"How do you crack an egg?" I said back, as if he were the stupidest person on the planet. Yesterday I showed him how to make scrambled eggs (a little water, whisk well, super hot pan, have your plate ready, take them out before they are fully cooked) and he wanted to make them for himself today.
"Yeah, I mean, what do you do?" he held the egg in his hand awkwardly.
If you cook with kids, the thing you have them do after they have mastered dumping and stirring is crack the eggs. B did a lot of cooking with me, graduated to knives and food processors and the stovetop, but never had occasion to crack an egg because I never taught him to cook something he wasn't going to eat.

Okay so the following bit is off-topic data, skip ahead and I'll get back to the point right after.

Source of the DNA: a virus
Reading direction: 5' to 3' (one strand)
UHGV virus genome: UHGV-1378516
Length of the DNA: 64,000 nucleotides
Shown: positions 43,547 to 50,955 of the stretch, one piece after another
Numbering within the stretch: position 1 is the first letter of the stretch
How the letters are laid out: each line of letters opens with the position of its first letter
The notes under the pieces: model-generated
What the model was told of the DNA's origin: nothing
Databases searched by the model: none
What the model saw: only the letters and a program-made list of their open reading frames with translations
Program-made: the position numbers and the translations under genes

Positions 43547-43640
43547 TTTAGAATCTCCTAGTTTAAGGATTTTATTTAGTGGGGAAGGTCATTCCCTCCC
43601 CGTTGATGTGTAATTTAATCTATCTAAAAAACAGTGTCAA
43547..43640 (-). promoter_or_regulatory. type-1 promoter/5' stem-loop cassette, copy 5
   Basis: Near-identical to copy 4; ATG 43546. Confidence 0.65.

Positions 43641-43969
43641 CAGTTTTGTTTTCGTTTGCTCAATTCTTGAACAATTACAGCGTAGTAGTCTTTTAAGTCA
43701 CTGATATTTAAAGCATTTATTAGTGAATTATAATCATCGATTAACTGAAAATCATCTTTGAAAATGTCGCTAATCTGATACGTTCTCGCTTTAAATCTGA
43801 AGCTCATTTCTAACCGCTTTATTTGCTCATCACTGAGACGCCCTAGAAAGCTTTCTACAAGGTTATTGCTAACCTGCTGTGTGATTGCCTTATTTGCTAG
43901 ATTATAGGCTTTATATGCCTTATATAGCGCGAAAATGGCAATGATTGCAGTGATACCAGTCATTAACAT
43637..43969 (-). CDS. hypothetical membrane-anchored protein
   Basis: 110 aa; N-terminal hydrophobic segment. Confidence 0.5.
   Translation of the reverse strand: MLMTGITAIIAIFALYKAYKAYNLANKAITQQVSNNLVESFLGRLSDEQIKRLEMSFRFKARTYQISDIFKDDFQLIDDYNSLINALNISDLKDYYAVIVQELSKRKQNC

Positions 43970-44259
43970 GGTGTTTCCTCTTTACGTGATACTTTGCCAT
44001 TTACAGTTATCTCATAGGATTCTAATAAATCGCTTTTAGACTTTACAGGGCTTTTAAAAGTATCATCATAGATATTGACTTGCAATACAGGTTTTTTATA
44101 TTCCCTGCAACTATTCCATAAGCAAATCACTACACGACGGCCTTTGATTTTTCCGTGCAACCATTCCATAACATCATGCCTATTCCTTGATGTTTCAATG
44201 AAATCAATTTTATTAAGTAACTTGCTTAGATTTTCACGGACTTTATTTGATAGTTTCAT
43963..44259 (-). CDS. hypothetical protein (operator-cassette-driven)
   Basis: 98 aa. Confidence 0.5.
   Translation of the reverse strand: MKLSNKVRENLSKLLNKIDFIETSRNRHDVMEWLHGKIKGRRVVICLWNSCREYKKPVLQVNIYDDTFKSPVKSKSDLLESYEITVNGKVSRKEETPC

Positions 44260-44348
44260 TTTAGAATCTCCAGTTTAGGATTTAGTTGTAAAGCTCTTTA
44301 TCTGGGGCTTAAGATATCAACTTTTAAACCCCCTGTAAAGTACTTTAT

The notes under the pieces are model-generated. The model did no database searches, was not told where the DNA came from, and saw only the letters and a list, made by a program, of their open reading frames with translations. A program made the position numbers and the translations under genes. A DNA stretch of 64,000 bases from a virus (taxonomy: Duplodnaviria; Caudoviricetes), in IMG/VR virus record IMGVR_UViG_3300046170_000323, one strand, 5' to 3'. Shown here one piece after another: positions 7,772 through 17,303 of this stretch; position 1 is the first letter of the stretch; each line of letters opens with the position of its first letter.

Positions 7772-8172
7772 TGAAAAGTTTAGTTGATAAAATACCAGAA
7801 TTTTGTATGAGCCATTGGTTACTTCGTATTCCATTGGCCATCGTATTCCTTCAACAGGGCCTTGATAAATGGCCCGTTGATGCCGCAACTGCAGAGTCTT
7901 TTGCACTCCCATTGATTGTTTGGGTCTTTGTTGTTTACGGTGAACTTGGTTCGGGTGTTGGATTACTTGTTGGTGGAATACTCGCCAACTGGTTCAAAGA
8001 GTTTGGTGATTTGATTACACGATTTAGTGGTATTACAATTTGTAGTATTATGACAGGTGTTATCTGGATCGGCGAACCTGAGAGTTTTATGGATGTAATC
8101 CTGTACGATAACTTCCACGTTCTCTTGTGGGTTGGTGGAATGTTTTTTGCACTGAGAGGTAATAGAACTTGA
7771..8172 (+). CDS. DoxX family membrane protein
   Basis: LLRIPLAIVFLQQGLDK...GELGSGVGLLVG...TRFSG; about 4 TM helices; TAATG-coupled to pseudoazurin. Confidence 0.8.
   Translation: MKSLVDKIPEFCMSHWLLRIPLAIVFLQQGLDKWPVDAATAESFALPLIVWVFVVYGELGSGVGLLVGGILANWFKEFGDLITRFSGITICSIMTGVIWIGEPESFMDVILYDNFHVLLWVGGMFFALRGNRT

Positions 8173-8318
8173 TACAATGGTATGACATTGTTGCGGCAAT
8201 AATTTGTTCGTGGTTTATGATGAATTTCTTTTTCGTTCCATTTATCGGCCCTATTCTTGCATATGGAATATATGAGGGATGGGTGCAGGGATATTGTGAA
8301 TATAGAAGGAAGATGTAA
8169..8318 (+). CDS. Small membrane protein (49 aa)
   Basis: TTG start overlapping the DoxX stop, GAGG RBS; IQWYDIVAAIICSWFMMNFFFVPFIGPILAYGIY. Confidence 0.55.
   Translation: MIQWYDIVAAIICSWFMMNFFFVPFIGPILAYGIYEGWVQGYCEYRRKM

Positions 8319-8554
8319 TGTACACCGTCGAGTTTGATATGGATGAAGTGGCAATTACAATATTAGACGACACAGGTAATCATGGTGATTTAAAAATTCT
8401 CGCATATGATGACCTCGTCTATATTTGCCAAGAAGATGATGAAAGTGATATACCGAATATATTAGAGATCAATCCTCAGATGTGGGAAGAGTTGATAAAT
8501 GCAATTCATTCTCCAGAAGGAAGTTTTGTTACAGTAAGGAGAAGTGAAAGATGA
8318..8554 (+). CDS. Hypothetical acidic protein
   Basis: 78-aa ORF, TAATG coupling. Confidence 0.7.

I showed him with one egg: flat surface, split it open, save the shell to feed back to the chickens. He took the other one and hit it against the counter. I said, "It has to crack more." He hit it again, then turned it so the crack faced up and started to dig his index fingers into the crack. "Wait, no, put your thumbs in and turn it over so it falls into the bowl," I said. He was doing it so wrong, it was comical. It was like he was a feral child, with no idea how society worked, trying to figure out what a flush toilet was for.
Both B and R have been asking me how to make an over-easy egg. "You need to ask Grandpa to teach you," I tell them both. The other night when I was frying eggs R asked again, "Can I do the part where you cut the whites?" "No," I said. "If you want to learn to make eggs, you need to talk to Grandpa."